The investigation was opened almost two years after Brian Avery, of the International Solidarity Movement (ISM), petitioned the High Court of Justice for a criminal probe in his case, and after both Mandelblit and his predecessor, Major General (res.) Menachem Finkelstein, refused to order such a probe, arguing that the military investigation after the incident should suffice.

Avery, from New Mexico, came to Jenin as part of his work with the ISM in April 2003. He extended humanitarian aid to local residents, among other things, assisting doctors treating the residents. On Saturday April 5, Avery and his flatmate, Jan Tobias Carlson, heard shooting. When the shooting stopped, the two called other activists and went to find out if anyone had been injured. According to testimony by ISM members present at the scene, Avery was standing under a streetlight and wearing a red vest with the words “doctor” on it in English and Hebrew on front and back. Four eye-witnesses said an IDF armored personnel carrier (APC) and a tank came into the street, and Avery and his companions raised their hands to show they were unarmed. The witnesses said the APC and the tank continued to approach Avery and when they were a few dozen meters away, the APC opened fire and shot about 30 bullets. Avery was hit in the face, his cheek was torn, and his eye-socket, mouth and jaw bones were smashed.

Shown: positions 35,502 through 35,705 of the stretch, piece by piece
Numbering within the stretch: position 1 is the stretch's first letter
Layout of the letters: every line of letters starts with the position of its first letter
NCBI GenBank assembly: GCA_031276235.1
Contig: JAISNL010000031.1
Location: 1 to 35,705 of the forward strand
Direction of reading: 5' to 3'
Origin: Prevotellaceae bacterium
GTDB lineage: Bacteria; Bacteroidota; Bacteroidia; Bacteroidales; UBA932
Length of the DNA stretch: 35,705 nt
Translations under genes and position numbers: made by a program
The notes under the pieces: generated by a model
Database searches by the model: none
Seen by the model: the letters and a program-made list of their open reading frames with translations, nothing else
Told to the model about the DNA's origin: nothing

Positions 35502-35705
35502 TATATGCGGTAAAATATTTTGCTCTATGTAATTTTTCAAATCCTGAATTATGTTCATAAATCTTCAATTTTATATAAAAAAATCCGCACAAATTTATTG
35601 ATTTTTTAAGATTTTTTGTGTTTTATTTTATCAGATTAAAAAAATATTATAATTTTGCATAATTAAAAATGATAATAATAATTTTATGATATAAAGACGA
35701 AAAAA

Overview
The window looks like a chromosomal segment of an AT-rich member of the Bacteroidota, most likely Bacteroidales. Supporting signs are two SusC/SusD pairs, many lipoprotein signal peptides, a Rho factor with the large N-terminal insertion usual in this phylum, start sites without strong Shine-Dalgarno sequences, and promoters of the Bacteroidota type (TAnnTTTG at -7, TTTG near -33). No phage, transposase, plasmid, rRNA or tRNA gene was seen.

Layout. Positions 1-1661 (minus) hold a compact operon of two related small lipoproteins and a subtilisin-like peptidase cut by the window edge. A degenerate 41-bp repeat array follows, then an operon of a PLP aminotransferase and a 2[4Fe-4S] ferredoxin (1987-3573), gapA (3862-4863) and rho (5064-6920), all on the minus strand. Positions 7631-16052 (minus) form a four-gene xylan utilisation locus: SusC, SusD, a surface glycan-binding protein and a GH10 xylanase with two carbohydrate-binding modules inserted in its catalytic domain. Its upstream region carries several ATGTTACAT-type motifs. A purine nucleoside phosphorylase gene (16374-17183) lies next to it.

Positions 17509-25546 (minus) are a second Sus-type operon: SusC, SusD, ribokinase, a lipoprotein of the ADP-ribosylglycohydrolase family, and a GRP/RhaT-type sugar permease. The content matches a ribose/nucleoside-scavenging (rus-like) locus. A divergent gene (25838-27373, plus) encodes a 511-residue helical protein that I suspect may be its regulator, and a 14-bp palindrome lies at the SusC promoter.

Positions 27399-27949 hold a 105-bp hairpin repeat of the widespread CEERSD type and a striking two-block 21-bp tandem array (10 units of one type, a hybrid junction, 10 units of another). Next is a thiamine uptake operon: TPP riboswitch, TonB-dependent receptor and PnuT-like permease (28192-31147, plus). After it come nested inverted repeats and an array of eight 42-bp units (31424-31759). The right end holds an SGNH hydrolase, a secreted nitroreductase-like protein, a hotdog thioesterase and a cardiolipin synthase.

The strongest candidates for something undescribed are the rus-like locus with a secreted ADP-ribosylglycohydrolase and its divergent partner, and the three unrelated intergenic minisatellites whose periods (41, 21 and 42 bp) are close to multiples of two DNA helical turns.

The IDF probe stated there was no proof the shooting had been by IDF soldiers.

In the petition, Avery’s attorney, Michael Sfard, said an operational investigation by the IDF was “not a reliable tool,” adding that “in a number of cases soldiers have been cleared, while the military police investigation revealed incriminating evidence and resulted in harsh indictments.”

Three months ago the High Court ordered the military advocate general to show cause why he would not open a criminal investigation into the incident.

The state responded last Thursday that the chief military prosecutor saw no reason to change the previous decision. However to remove any doubt, he decided to order a military police investigation.